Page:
Retired Professor sets up business to accelerate rare cancer research

28 June 2022 | By: Laura Watson | 2 min read

Emeritus Professor Andy Hall retired from Newcastle University in 2016 following a successful career in haematology and childhood leukemia research. Following his retirement, Andy has maintained his enthusiasm for improving outcomes in cancer and cofounded a company (RareCan Limited) which helps to link people affected by rare forms of cancer with research groups that have new approaches to prevention, diagnosis or treatment.

We recently caught up with Andy to find out more about RareCan and what it’s like becoming a first-time entrepreneur after retirement.

Pulling together is the best way to succeed

Improving the prevention, diagnosis and treatment of cancer is a huge task: involving thousands of scientists working in publicly and privately funded institutions; and the support of similar numbers of patients, their families and donors to cancer charities. As anyone who has taken part in a tug-of-war competition will know, pulling together is the best way to succeed but this isn't always easy, particularly when the cancers in question are rare. This is why I set up RareCan with my fellow University colleague Claire Heron when I retired.

Cancer is not a single disease and the harder you look, the more variety you will find. There are over 200 different subtypes as identified using the time-honoured approach of microscopy. And it is now known that tumours which look similar under the microscope may have marked differences at the genetic level. These differences are important because they often predict how well an individual tumour will respond to treatment. Molecular differences may also provide new targets, as demonstrated by the Newcastle researchers who have helped to develop novel anti-cancer drugs used in the treatment of ovarian and other forms of cancer.

All the discoveries made depend on the support of patients who give us permission to access samples from their cancer and their participation in clinical trials, frequently with no guarantee of any direct benefit to themselves.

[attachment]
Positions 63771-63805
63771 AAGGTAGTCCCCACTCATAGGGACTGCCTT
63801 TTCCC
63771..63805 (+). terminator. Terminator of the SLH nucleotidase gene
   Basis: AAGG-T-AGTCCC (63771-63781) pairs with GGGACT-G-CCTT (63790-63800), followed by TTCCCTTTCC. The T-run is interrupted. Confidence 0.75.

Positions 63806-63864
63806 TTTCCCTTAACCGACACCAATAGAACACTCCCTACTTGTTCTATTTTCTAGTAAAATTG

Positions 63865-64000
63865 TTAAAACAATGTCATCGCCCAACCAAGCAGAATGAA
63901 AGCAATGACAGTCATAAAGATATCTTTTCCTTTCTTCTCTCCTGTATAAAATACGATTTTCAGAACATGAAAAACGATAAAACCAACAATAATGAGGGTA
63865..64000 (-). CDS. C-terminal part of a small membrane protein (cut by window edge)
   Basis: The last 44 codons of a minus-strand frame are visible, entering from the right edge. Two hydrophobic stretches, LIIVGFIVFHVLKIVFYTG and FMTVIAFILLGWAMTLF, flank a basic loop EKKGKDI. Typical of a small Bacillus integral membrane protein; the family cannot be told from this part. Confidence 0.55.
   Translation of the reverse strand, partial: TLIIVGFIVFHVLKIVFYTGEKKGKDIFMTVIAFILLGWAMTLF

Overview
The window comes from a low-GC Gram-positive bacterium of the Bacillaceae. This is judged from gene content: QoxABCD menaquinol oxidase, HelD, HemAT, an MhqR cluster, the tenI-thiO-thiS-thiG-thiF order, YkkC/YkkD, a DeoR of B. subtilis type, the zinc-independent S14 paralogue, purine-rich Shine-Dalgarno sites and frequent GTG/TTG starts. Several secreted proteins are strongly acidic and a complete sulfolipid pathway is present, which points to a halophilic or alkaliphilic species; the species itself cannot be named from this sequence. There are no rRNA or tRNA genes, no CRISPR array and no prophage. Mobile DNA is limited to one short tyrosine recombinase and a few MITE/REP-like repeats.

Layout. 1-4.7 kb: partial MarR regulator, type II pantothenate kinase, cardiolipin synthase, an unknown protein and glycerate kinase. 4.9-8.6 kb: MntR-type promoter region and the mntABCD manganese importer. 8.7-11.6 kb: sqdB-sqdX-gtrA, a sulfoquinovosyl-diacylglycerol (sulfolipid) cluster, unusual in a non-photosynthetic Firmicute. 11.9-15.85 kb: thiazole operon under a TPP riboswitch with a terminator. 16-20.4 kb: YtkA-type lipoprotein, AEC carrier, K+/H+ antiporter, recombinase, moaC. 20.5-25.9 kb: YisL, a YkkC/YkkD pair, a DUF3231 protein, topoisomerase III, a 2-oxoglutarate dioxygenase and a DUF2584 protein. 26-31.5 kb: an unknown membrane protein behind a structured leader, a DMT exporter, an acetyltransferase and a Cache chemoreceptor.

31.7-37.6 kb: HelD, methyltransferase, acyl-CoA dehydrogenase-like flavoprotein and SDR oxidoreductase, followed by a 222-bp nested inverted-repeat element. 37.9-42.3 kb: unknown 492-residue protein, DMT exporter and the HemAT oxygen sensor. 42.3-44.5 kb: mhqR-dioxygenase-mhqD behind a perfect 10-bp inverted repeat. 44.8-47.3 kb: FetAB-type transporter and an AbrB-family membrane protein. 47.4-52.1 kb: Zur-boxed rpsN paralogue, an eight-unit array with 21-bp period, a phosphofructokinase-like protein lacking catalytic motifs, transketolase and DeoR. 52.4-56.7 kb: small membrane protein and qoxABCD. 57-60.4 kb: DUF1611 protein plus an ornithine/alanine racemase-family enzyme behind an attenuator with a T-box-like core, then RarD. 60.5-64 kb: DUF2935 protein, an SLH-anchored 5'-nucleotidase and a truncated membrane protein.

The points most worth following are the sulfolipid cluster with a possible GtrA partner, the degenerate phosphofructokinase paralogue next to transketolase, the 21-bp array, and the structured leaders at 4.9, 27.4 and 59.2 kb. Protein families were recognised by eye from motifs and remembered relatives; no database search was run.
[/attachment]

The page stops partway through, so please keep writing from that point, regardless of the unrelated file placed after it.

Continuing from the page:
Oiling the wheels of cancer research

When I “retired” I set about trying to devise a way of bringing together patients who would be willing to take part in research with research teams who had ideas and new approaches they wanted to test. I wanted to concentrate on rarer forms of cancer (those which occur in fewer than 6 people per 100,000 each year) as these pose the biggest challenge.

The first task was to bring patients with rare cancer together. In our digital world, many people will turn to the internet for information about their cancer at some stage after diagnosis, so the obvious way was to advertise on social media and create a way for patients to express their interest online. In the first twelve months, 800 people with a wide variety of different tumour types signed up. Membership is growing daily and we hope to hit 3,000 by this time next year.

The next challenge was to see if we could obtain samples for research. We have completed a pilot study in collaboration with Teesside University and shown that this can be done. Bringing together information about a patient’s cancer and detailed genetic information about their tumour is a hugely valued resource and we are in discussion with several major groups involved in academic research and clinical trials about matching patients to studies.

It's never too late to become an entrepreneur

RareCan Limited is a private company limited by shares. It has been established using private investment and will be sustained by revenues from drug companies and other commercial partners. Doing it this way means that we are not diverting money away from charities and that we can raise sufficient cash to do the job properly.

Up until recently I had spent all my working life in the public sector so this has involved a steep learning curve for both me and my first co-founder Claire, a brilliant project manager and strategic thinker who I had the privilege of working with while I was at the University. Later we added Piers Kotting as our CEO and Simon Allocca as our finance director who added vital additional expertise.

Pitching to investment Angels and grappling with the complexities of life as part of a start-up has helped me put off the “pipe and slippers” for a few more years, and I strongly recommend it as an alternative to golf and gardening. It really is never too late to become an entrepreneur.


Find out more

The Newcastle University Centre for Cancer has an impact upon oncology research and practice worldwide.

We work right across the cancer research pathway, with strengths ranging from cell biology and clinical trials to healthcare research and cancer research training. Our goal is to undertake world-leading discovery research, and to translate that research into the next wave of clinical advances.

2022 marks 40 years of Newcastle University's fight for people with cancer. Find out what we've achieved and help us save more lives.